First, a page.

ExxonMobil on Tuesday said it will drop its pending requests for property tax breaks in Baton Rouge and warned the “uncertainty” surrounding tax incentives could deter future spending at its local plants.
The move came days after the East Baton Rouge Parish School Board, for the first time, voted to reject two requests by ExxonMobil to exempt it from paying a combined $2.9 million over 10 years to local schools. Exxon was set to ask the Metro Council Wednesday to approve the exemptions.
Exxon was seeking the tax breaks through the Industrial Tax Exemption Program, or ITEP, a longstanding and controversial property tax benefit for manufacturers.
Several local Exxon leaders issued a terse statement Tuesday decrying a “lack of predictability” and “confusion” surrounding the ITEP program. The statement was attributed to polyolefins plant Manager Stephen Hamilton, chemical plant Manager Dave Luecke, refinery Manager Gloria Moncada, plastics plant Manager Angela Zeringue and Port Allen lubricants plant Manager Scott Gleason.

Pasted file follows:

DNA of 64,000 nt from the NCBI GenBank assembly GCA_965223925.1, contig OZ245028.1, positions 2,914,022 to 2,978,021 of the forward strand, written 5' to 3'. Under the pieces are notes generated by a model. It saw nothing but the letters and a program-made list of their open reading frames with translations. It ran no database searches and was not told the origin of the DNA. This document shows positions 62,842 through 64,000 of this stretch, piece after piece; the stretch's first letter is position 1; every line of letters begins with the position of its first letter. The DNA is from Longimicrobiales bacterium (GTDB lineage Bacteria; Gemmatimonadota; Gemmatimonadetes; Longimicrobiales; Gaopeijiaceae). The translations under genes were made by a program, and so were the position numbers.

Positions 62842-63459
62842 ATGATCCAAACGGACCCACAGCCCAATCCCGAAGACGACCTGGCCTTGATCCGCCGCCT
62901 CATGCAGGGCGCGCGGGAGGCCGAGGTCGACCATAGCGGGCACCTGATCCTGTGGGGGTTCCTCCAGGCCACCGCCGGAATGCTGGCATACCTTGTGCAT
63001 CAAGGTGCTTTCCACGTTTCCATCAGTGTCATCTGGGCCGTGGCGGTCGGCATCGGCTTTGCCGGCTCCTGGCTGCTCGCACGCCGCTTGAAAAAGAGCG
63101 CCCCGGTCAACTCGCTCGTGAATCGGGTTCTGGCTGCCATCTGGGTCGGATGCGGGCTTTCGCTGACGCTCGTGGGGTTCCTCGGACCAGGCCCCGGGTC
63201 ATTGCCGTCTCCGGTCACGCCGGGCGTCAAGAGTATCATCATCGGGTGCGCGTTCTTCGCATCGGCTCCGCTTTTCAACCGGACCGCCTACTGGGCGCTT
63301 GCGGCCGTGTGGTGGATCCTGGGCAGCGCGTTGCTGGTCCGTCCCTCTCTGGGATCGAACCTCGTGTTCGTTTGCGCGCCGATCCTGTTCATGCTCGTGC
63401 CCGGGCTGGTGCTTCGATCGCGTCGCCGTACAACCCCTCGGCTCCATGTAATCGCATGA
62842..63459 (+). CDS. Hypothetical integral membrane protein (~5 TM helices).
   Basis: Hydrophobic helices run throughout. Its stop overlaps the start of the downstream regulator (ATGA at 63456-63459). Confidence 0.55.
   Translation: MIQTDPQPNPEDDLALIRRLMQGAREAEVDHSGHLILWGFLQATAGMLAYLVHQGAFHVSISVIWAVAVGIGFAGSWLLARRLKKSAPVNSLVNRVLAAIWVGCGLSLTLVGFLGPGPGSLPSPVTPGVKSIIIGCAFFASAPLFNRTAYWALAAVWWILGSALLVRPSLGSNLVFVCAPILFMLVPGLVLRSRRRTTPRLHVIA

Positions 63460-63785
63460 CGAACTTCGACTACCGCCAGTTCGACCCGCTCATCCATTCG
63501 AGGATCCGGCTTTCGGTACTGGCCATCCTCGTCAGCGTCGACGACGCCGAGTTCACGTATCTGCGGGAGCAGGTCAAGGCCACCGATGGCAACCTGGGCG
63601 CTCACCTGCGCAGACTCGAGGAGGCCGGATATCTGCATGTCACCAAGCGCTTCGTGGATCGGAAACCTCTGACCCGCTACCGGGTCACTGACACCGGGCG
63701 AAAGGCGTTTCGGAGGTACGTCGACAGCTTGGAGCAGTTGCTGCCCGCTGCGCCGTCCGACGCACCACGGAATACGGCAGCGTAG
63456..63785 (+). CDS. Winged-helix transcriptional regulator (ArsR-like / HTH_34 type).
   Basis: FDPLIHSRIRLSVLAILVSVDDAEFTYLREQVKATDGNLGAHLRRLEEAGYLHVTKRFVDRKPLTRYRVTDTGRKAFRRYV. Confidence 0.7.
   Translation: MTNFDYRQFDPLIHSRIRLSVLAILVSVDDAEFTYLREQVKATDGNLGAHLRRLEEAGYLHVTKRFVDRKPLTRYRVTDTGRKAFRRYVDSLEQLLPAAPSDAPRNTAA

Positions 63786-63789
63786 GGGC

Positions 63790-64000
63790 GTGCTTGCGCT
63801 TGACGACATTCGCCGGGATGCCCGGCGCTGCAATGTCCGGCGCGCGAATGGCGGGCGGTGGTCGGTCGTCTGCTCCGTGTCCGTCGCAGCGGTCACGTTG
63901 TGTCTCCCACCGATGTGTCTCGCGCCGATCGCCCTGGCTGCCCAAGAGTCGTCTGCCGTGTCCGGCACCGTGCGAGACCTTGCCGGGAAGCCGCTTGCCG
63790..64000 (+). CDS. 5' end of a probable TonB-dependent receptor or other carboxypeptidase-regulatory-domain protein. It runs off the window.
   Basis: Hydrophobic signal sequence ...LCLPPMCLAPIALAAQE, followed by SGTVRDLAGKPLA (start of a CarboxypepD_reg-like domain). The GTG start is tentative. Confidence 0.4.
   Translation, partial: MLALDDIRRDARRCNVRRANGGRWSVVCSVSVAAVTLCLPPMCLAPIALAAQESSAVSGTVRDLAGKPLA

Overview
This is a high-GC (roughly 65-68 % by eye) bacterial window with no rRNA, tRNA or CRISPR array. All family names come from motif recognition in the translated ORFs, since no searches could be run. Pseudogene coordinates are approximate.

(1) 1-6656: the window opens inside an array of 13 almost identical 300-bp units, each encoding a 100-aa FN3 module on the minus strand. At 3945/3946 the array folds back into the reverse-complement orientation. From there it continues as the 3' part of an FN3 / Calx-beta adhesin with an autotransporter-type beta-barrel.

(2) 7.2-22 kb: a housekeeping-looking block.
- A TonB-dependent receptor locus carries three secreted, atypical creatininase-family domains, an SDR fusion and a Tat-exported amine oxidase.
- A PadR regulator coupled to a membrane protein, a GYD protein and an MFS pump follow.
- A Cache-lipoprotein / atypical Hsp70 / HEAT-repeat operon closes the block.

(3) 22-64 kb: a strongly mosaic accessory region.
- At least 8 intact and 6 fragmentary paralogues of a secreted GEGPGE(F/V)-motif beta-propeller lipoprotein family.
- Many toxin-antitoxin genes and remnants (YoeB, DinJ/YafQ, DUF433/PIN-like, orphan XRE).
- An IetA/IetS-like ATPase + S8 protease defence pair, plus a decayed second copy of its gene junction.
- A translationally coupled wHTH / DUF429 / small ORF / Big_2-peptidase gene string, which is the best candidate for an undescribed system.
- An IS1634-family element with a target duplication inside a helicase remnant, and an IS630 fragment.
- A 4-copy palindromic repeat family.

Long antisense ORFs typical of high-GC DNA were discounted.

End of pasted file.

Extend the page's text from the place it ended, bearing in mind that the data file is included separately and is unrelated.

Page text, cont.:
"Unfortunately, the perception of Baton Rouge has become one of inconsistent treatment from one company to another, a lack of predictability and confusion among local elected officials, who are inundated with misinformation from activist groups," the company said. "We question if anti-business activist groups are opposed to the state ITEP rules or just opposed to ExxonMobil’s participation in the program."
Together Baton Rouge, the advocacy group that has railed against the ITEP program, applauded Exxon’s decision.
“Local standards provide the thing that’s most important, both for our corporate partners and for our community, which is predictability,” said the Rev. Lee T. Wesley, of Together Baton Rouge. “What’s new is that, for once, it’s not the predictability of a rubber-stamp; it’s the predictability of a genuine standard. That’s a positive and important change.”
Changes sought by Gov. John Bel Edwards “brought ITEP back in line” with Texas and the way the rest of the country handles exemptions, the organization said. Both the School Board and Metro Council established standards for how to approve the exemptions in recent months, and the exemptions in question did not meet those standards, the group said.